SC1 had considered modifying policy so as to only require the implementation of MSAW at Air Traffic Services Units that have elevated terrain that may prove hazardous to aircraft. However, the prime purpose of MSAW functionality is considered to be the prevention of Controlled Flight Into Terrain (CFIT). SC1 have included the prevention of collision with obstacles as falling within this primary objective. MSAW functionality should therefore provide alerts to controllers so as to prevent the collision of aircraft with terrain and obstacles. In order to meet this requirement, the inclusion of an Obstacle Clearance database may be a pre-requisite of an MSAW system.

2.7  SC1 discussed whether MSAW functionality should be considered only as a ‘safety net’ and not as a ‘controller tool’ for determining adequate terrain clearance. When first considered, the MSAW function appears to fall within the definition of a Safety Net. MSAW is certainly being proposed to alert the controller of the imminence of collision of aircraft with terrain and obstacles. However, the MSAW function is also being proposed for deployment as a means of assisting controllers to avoid environmentally Noise Sensitive Areas. For example, an alert could be generated by the MSAW function when an aircraft is about to overfly a Noise Sensitive Area below a specified minimum altitude. MSAW was initially designed as a safety net to prevent CFIT. However, the alerting possibilities of MSAW can be used as a ‘controller tool’ for other applications.

2.8  The Safety Net definition includes functionality to alert controllers of the imminence of penetration of dangerous airspace. Some ATS Units are being equipped with a function known as Area Proximity Warning (APW). This functionality alerts controllers when aircraft are about to penetrate specified types of airspace. The types of airspace typically specified include Danger Areas, Prohibited Airspace, Temporary Reserved Airspace. The types of airspace can be considered as ‘dangerous’ due to the type of activity being conducted within them. The provision of alerts to controllers to prevent inadvertent penetration of such types of airspace is therefore considered as a Safety Net.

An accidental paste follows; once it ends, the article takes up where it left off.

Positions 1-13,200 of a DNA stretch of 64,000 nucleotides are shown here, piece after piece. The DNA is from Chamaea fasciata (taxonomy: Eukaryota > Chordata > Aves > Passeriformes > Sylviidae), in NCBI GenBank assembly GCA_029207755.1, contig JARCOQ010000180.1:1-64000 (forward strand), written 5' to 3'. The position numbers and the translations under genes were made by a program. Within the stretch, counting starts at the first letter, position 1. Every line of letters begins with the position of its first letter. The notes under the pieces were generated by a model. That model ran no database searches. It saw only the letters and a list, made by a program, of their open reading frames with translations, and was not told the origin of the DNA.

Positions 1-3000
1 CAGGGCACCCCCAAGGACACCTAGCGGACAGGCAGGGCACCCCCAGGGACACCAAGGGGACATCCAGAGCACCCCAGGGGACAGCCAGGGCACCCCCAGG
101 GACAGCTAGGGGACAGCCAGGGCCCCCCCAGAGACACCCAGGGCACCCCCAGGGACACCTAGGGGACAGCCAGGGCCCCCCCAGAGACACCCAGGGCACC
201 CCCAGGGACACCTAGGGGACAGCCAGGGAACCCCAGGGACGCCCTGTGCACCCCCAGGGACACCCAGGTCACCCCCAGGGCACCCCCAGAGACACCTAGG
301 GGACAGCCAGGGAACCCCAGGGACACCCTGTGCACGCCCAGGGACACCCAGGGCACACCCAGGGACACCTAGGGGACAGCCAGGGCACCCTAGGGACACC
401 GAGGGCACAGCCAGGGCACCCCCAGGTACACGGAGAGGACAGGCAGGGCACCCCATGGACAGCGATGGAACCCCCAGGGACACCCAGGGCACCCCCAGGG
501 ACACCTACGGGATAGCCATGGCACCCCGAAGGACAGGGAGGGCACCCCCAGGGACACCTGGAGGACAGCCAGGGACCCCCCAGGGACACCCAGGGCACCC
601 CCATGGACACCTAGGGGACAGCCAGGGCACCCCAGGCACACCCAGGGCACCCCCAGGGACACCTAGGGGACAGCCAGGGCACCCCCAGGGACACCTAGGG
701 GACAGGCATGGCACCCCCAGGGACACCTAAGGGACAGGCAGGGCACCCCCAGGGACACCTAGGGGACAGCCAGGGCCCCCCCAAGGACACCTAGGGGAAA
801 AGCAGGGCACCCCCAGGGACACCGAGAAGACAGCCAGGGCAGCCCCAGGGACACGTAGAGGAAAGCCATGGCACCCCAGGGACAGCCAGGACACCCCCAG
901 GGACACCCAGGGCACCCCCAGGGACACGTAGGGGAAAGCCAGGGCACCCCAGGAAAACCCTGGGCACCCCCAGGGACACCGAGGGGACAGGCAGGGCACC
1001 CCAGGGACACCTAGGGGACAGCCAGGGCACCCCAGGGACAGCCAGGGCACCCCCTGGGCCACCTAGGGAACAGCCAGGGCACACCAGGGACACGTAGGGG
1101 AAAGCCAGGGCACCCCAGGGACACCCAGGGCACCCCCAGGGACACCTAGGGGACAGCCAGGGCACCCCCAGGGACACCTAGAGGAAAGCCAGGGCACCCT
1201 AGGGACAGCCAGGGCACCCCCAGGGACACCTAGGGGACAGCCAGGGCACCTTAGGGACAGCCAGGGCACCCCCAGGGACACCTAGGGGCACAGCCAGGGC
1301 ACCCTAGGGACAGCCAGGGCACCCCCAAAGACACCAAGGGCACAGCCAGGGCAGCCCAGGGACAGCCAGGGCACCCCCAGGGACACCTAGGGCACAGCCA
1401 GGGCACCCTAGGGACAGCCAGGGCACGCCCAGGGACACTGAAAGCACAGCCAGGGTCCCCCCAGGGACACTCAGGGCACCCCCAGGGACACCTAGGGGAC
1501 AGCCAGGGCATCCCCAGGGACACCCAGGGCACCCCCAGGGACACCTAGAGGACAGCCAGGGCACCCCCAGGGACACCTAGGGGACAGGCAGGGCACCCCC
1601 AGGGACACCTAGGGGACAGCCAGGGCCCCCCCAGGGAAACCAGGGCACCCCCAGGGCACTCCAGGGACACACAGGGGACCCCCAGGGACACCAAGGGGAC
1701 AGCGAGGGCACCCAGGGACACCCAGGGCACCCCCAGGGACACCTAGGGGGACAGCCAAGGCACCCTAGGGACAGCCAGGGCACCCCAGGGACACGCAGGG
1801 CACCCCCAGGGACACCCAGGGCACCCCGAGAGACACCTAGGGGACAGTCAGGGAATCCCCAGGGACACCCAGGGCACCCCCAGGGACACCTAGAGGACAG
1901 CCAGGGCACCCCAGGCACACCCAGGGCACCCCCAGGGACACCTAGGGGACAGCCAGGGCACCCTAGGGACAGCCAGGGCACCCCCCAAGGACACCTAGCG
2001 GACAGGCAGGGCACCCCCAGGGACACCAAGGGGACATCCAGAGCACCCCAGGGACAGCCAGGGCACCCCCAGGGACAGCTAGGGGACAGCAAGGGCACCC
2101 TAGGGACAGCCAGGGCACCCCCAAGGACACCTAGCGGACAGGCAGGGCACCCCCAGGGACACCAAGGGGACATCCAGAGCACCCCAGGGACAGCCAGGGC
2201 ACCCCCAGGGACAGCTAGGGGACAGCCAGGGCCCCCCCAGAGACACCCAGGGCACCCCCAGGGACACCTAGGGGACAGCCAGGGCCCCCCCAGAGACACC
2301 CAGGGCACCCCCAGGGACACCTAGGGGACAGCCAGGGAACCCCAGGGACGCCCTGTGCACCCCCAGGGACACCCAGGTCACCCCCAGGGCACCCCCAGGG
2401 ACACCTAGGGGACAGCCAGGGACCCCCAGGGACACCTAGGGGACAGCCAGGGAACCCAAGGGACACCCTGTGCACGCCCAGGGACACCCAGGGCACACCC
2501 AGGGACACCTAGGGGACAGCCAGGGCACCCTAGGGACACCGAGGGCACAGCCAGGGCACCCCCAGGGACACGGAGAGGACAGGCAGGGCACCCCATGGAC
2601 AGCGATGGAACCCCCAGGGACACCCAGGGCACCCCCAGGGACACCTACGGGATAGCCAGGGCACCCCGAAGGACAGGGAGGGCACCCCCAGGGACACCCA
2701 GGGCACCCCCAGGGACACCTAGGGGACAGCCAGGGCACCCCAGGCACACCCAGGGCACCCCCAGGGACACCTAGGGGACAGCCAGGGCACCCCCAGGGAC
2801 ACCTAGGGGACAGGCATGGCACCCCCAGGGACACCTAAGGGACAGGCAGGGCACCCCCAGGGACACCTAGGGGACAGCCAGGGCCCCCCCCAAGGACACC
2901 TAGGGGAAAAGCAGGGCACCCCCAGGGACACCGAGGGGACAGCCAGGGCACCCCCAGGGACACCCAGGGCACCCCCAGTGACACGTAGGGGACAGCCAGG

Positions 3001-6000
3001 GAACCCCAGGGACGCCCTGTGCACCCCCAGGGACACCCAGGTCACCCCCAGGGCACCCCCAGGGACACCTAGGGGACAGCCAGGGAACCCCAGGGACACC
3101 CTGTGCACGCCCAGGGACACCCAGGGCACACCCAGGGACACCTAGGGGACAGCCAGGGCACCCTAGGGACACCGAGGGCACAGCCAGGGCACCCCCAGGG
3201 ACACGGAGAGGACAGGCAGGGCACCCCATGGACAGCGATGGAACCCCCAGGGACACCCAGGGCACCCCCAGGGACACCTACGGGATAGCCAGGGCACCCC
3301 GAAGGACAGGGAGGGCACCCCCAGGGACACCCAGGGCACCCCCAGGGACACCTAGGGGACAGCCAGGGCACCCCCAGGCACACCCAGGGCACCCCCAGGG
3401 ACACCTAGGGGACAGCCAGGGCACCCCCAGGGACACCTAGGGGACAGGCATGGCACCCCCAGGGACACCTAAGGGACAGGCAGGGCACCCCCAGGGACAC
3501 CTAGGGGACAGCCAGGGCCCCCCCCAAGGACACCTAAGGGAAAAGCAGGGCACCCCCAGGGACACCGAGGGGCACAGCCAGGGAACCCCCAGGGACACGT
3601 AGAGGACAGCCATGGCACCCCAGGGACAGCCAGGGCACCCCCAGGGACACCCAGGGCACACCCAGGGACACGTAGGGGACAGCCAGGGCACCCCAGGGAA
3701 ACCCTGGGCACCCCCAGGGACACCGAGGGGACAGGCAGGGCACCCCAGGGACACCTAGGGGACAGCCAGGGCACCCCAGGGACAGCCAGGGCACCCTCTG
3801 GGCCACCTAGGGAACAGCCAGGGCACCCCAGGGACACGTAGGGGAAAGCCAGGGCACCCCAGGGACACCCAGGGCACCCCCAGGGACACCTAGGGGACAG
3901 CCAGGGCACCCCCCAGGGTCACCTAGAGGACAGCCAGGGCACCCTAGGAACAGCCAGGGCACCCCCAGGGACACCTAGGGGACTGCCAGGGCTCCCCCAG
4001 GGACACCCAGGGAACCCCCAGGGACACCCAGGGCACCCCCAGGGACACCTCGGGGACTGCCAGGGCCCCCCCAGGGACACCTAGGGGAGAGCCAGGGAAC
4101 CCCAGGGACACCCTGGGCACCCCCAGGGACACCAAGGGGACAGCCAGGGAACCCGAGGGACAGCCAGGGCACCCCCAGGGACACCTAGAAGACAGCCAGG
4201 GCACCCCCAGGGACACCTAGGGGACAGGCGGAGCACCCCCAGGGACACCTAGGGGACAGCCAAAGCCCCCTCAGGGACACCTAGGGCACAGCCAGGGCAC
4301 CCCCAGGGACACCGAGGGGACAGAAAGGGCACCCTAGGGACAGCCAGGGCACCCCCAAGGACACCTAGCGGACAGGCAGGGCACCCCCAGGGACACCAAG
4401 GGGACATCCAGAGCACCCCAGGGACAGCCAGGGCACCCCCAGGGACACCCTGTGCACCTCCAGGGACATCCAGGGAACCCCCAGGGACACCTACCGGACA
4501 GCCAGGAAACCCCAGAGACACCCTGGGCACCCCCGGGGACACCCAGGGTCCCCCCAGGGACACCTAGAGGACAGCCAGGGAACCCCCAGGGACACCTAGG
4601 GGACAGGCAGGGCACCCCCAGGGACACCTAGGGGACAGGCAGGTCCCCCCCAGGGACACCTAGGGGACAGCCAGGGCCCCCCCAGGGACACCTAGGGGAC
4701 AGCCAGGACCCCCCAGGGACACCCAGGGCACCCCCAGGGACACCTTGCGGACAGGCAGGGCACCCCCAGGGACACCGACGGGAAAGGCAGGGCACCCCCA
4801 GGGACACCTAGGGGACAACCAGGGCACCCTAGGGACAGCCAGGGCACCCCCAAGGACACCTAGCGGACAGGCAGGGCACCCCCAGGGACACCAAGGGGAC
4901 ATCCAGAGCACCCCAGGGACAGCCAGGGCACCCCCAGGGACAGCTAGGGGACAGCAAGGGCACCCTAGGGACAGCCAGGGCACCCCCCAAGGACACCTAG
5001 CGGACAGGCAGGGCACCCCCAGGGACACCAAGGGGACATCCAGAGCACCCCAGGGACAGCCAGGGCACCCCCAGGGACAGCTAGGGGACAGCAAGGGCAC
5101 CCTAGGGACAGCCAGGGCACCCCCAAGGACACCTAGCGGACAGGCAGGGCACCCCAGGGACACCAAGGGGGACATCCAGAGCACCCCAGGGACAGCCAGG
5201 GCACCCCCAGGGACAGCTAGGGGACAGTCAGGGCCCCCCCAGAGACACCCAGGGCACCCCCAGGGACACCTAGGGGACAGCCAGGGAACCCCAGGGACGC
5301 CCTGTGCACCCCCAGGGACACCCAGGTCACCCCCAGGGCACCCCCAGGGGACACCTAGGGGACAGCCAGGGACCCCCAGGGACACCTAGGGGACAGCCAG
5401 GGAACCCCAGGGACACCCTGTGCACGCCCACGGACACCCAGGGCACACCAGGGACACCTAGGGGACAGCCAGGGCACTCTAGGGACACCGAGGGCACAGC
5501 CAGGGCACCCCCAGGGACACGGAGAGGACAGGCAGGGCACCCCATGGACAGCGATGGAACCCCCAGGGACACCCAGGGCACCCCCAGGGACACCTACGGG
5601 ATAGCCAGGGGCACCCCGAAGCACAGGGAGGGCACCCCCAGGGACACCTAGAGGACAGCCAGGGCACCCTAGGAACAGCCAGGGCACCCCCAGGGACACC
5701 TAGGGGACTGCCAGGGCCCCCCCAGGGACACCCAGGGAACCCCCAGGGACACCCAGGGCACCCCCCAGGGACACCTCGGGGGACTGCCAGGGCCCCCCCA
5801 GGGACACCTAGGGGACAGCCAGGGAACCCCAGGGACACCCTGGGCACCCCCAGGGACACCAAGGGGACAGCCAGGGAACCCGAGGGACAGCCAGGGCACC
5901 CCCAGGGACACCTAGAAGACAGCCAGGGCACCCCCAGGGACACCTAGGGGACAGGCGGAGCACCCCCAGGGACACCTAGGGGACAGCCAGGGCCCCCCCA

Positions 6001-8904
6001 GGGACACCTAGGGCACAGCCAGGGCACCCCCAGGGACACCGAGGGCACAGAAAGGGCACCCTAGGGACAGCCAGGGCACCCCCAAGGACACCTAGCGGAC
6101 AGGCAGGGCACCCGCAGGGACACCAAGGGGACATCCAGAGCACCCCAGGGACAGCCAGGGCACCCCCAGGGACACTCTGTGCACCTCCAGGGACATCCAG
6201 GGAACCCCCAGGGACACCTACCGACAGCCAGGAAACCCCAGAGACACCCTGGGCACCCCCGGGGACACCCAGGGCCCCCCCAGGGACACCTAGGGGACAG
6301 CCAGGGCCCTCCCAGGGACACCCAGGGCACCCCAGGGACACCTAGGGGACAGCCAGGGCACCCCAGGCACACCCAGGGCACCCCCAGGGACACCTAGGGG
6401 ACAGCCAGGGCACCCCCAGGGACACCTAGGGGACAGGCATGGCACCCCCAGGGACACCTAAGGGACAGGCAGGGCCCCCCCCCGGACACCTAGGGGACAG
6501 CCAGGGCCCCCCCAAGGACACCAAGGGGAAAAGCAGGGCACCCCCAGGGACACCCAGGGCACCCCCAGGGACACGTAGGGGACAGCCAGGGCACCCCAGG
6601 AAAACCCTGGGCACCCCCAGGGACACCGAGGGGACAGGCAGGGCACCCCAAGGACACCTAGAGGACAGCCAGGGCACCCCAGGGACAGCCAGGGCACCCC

2.9  There are no definitions established for Minimum Safe Altitude Warning (MSAW) or Area Proximity Warning (APW). There is a need to establish definitions for these functions. The acronyms, namely MSAW and APW, mean different things to different system developers and to different ATS providers. There is a need for standardisation so that there is an understanding as to what core functionality can be expected from MSAW systems and APW systems respectively.

2.10  The provision of safety nets, including STCA, MSAW and APW, should not be taken into account when determining the overall safety of an ATS system. Such systems are safety nets and not intended as tools. This policy is in line with EUROCONTROL’s Safety Review Commission who have drafted the following policy statement: